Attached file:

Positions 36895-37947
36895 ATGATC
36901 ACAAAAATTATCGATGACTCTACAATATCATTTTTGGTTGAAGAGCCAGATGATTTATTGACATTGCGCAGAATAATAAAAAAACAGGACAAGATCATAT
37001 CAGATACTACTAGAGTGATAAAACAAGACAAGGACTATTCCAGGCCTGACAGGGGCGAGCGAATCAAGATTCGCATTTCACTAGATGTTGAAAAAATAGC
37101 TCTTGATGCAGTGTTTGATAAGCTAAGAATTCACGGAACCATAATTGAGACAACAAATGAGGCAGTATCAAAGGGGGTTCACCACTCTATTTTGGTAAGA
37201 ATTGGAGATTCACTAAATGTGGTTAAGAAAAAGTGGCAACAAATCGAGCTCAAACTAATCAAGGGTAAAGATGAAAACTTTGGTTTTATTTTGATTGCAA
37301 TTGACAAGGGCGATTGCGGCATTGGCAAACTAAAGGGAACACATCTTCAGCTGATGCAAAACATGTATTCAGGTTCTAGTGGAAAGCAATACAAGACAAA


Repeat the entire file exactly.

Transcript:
Positions 36895-37947
36895 ATGATC
36901 ACAAAAATTATCGATGACTCTACAATATCATTTTTGGTTGAAGAGCCAGATGATTTATTGACATTGCGCAGAATAATAAAAAAACAGGACAAGATCATAT
37001 CAGATACTACTAGAGTGATAAAACAAGACAAGGACTATTCCAGGCCTGACAGGGGCGAGCGAATCAAGATTCGCATTTCACTAGATGTTGAAAAAATAGC
37101 TCTTGATGCAGTGTTTGATAAGCTAAGAATTCACGGAACCATAATTGAGACAACAAATGAGGCAGTATCAAAGGGGGTTCACCACTCTATTTTGGTAAGA
37201 ATTGGAGATTCACTAAATGTGGTTAAGAAAAAGTGGCAACAAATCGAGCTCAAACTAATCAAGGGTAAAGATGAAAACTTTGGTTTTATTTTGATTGCAA
37301 TTGACAAGGGCGATTGCGGCATTGGCAAACTAAAGGGAACACATCTTCAGCTGATGCAAAACATGTATTCAGGTTCTAGTGGAAAGCAATACAAGACAAA